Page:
Ziółkowski, Grzegorz. “Cultivating the Art of Dying: Margaret Edson’s ‘W;t’ Between Page and Screen.” Przestrzenie Teorii, vol. 36, 2021, pp. 175–195. DOI: 10.14746/pt.2021.36.11. ISSN 16446763. See PDF.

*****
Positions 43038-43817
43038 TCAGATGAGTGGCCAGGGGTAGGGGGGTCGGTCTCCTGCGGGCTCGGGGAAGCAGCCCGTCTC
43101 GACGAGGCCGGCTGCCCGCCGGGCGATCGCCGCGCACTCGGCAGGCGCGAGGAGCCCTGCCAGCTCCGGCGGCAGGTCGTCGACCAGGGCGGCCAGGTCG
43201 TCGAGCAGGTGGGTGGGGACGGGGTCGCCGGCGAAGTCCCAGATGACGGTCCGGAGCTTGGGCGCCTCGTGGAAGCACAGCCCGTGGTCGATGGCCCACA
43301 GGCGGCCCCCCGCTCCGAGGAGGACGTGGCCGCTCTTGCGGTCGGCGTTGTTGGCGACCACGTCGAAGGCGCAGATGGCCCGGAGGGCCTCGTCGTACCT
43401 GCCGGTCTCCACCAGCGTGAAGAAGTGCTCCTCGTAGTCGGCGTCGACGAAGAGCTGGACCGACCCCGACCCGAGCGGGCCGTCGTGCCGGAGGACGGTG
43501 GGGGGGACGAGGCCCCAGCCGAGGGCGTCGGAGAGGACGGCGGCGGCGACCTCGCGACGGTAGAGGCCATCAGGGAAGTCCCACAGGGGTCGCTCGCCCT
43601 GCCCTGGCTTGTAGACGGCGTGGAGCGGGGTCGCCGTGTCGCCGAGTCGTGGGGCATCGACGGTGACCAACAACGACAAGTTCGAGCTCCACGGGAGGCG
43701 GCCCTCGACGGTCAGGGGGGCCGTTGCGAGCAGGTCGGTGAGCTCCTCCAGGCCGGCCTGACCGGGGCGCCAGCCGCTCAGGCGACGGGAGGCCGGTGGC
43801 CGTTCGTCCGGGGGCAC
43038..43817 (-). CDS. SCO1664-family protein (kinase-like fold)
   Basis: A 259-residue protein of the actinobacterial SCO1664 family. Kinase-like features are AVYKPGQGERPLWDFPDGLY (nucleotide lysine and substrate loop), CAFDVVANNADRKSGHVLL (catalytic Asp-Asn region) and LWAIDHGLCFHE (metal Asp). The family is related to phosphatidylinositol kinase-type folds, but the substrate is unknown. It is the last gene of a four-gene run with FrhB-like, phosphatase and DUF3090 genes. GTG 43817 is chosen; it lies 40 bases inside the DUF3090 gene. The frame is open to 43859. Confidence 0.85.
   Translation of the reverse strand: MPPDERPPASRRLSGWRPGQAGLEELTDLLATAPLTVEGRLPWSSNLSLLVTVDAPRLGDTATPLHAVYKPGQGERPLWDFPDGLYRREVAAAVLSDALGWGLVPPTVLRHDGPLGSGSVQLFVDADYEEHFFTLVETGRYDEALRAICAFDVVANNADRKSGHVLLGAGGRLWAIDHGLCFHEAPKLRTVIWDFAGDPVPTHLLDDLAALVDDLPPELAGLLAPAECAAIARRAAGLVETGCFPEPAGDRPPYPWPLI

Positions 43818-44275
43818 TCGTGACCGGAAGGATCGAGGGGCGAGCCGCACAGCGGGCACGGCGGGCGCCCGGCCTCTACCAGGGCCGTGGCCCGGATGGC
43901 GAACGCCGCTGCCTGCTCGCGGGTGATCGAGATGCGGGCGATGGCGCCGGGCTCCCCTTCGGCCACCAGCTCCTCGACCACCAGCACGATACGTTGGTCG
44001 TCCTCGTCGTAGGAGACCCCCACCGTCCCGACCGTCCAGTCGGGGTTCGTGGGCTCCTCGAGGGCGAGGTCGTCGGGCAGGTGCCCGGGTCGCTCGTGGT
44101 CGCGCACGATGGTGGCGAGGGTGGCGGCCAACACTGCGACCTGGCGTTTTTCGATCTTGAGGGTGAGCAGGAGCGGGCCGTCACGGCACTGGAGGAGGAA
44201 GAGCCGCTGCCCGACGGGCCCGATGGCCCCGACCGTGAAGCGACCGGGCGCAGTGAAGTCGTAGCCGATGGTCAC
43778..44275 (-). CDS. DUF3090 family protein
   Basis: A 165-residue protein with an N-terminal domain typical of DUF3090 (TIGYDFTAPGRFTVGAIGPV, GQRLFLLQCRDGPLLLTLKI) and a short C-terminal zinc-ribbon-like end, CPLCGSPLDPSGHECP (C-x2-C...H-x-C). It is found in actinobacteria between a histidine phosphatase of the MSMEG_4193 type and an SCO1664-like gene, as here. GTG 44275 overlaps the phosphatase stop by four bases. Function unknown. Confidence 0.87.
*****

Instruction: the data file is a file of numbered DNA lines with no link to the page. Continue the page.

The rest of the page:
As death returned to make its mark on the world with the COVID-19 pandemic and, consequently, resurfaced in the social imaginary, we have found ourselves once again full-throatedly asking questions about what it means to die well. These issues lie at the heart of W;t, an American play penned in the early 1990s by Margaret Edson, which could be situated alongside other fictional and true stories that “provide social scripts for dying” (Knox). The play might also be viewed as a modern reference to the medieval tradition of ars bene moriendi and the morality plays linked with that tradition in a symbiotic, synergistic manner. The essay attempts to demonstrate that the meaning underlying Edson’s play (and its television adaptation of 2001) derives primarily from its grappling with the subject of human’s agency in the face of the inevitable. In its close reading of the play, the essay moves between the text, first published in print in 1999, and the screen, to best tap into the interpretive potential of comparing the drama and its film adaptation.